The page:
Saturday, December 15, 2007

Lately I've been...

Geraldine Brook's The Year of Wonders (she's my new hero)
Sally Vickers' Miss Garnet's Angel (she's not)
Next up is A C Grayling's Enlightenment tome, Toward the Light. I'm becoming more of an unreconstructed Enlightenment product the older I get and the madder the world becomes.

The kitten climb the Christmas tree (he's obsessed)
X-Men 3 (well, I had to find out what happened to Jean Grey)
My bloody virus protection scan screen (for hours - it won't stop and it won't go away)

Listening to
Bushfire protection lectures from the local CFA
Possibly also the odd spin of Justin Timberlake

An awful lot of Christmas lunches at work
Lettuce, rocket and peas from my garden - tomatoes by next week

And also
The first reviews of Billabong Bill arrived (they're posted over here)

Friday, December 14, 2007


I recently read a review of the new film which described Atonement as based on “Ian McEwan’s romantic epic”.
I can’t think of anything less like a romantic epic.
Well, actually I can (Chesil Beach, for one), but that’s beside the point.
That’s not even a PR person resorting to that cliché: it was a film critic. Shoddy.
Makes me wonder about interesting ways to apply some of those other standard film/book cover blurbs…
Charlotte’s Web: E.B. White’s story of forbidden love
Possum Magic, a sweeping family saga
Silence of the Lambs is a sensitive and insightful portrait
War and Peace, a fearless expose of one man’s driving ambition
Then of course there’s that hard-hitting documentary, laugh out loud, unputdownable, wickedly funny, classic, five-tissue, pageturner – Hansard.

Monday, November 26, 2007


We have a new government. I use the term "new" advisedly. I hope it will be filled with zeal and ready to kick the place back into shape.
I should be relieved but I am strangely furious.
John Howard was shown the door by the electorate in no uncertain fashion, and I spent some hours on election night hanging out waiting to see him concede defeat on the TV.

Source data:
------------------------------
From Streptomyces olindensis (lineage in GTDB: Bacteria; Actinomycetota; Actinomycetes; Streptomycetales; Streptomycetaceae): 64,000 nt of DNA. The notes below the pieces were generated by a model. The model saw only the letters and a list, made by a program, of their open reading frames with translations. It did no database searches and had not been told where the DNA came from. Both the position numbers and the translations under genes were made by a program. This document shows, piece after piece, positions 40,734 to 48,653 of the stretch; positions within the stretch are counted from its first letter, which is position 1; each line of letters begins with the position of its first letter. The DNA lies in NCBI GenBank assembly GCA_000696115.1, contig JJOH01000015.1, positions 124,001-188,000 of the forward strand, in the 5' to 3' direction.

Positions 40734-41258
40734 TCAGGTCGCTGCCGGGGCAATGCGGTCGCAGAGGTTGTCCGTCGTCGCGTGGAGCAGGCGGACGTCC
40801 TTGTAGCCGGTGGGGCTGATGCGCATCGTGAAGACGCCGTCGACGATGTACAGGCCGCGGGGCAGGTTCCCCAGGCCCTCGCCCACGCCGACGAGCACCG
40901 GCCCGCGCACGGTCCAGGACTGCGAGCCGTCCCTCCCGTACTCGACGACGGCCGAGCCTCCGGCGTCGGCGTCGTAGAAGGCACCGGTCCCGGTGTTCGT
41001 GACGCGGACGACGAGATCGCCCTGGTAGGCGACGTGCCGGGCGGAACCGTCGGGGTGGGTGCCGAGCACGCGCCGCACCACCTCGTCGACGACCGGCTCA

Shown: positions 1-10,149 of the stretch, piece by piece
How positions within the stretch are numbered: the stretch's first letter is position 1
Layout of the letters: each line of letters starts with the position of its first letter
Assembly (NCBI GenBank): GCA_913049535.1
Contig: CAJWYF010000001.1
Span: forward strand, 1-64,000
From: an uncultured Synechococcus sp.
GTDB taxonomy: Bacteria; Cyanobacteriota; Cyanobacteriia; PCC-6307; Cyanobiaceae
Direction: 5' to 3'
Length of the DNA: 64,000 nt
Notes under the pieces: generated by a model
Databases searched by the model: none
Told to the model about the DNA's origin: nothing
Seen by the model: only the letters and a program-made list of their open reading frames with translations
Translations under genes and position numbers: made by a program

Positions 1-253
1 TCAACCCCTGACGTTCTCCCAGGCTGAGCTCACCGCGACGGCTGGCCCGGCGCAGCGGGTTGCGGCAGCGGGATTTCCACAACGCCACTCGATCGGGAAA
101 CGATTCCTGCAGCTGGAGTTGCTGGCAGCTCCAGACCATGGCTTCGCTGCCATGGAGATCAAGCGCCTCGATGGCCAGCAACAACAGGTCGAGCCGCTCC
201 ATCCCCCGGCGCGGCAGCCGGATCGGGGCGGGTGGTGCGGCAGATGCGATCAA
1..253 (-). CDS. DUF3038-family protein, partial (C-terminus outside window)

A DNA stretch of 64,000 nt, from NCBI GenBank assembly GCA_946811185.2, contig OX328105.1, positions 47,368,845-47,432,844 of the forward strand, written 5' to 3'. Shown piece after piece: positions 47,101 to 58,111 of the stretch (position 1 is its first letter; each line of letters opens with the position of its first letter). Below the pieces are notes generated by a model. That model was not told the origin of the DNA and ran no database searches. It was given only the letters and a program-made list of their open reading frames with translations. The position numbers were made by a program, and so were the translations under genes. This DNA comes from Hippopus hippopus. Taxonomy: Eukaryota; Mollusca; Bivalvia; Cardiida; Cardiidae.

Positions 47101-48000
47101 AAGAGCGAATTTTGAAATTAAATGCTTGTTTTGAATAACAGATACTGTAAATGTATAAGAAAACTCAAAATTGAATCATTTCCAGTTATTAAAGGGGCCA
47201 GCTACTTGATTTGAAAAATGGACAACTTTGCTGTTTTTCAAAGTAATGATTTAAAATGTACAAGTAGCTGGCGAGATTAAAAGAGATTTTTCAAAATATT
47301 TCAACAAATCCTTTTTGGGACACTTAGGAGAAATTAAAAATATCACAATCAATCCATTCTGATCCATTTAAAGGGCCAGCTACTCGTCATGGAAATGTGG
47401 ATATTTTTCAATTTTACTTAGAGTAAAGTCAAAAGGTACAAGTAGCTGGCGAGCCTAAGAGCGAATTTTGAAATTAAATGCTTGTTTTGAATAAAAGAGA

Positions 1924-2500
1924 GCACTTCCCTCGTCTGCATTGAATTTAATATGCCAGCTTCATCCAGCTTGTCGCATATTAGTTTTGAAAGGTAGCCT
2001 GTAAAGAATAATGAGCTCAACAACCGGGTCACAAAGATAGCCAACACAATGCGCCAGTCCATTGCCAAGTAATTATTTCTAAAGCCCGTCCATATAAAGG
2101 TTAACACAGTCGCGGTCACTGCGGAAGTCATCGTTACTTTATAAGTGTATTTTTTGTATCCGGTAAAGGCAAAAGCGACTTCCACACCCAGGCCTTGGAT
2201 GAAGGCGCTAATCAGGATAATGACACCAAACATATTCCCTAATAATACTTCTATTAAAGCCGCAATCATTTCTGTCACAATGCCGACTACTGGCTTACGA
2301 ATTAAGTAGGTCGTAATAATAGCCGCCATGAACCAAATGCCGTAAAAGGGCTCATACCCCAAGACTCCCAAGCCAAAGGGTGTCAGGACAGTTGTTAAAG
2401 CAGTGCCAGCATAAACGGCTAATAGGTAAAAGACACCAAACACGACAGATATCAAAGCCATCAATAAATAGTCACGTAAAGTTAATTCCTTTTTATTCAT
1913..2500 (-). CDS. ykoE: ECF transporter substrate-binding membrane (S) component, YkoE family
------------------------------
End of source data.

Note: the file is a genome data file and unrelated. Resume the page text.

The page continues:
But I'm not entirely sure that he did.
He agreed that the election had been won by the Opposition, but he didn't concede anything much.
And I woke up the next morning in a fury, because one of his major claims in the concession speech was that his legacy was an Australia that is "prouder".
I have rarely been ashamed of my country until the last few years, and I know many others who feel the same. I've been living overseas and been called to account many times for "my" country's attitude to refugees, its own indigenous peoples, Kyoto, and the war in Iraq. (And the rugby scores, but that's another matter.)
I know exactly what Howard means because his version of national pride is completely transparent and God knows we've been beaten around the collective head with it often enough. Howard's pride has to do with installing flagpoles in every school and keeping out anyone different and narrowing the study of history so that it only tells the "good bits".
But pride is not about flagpoles or packaging history.
Nor is history about pride - it's much more interesting than that, and much more important. History has light and shade, shame, regret, humour, anger and innovation.
Only a simplistic nationalist pride is less complicated than history - and that, as we know, can have disastrous consequences.
Howard makes much of Anzac Day and the Gallipoli spirit - that's a central motif in his version of pride.
Well, I've stood on the beach at Gallipoli, and pride had nothing to do with it. What I felt was horror, humility, sorrow, awe and anger. I felt loss. I felt the savage edge of hypocrisy and stupidity, and I felt that nationalism had an awful lot to answer for.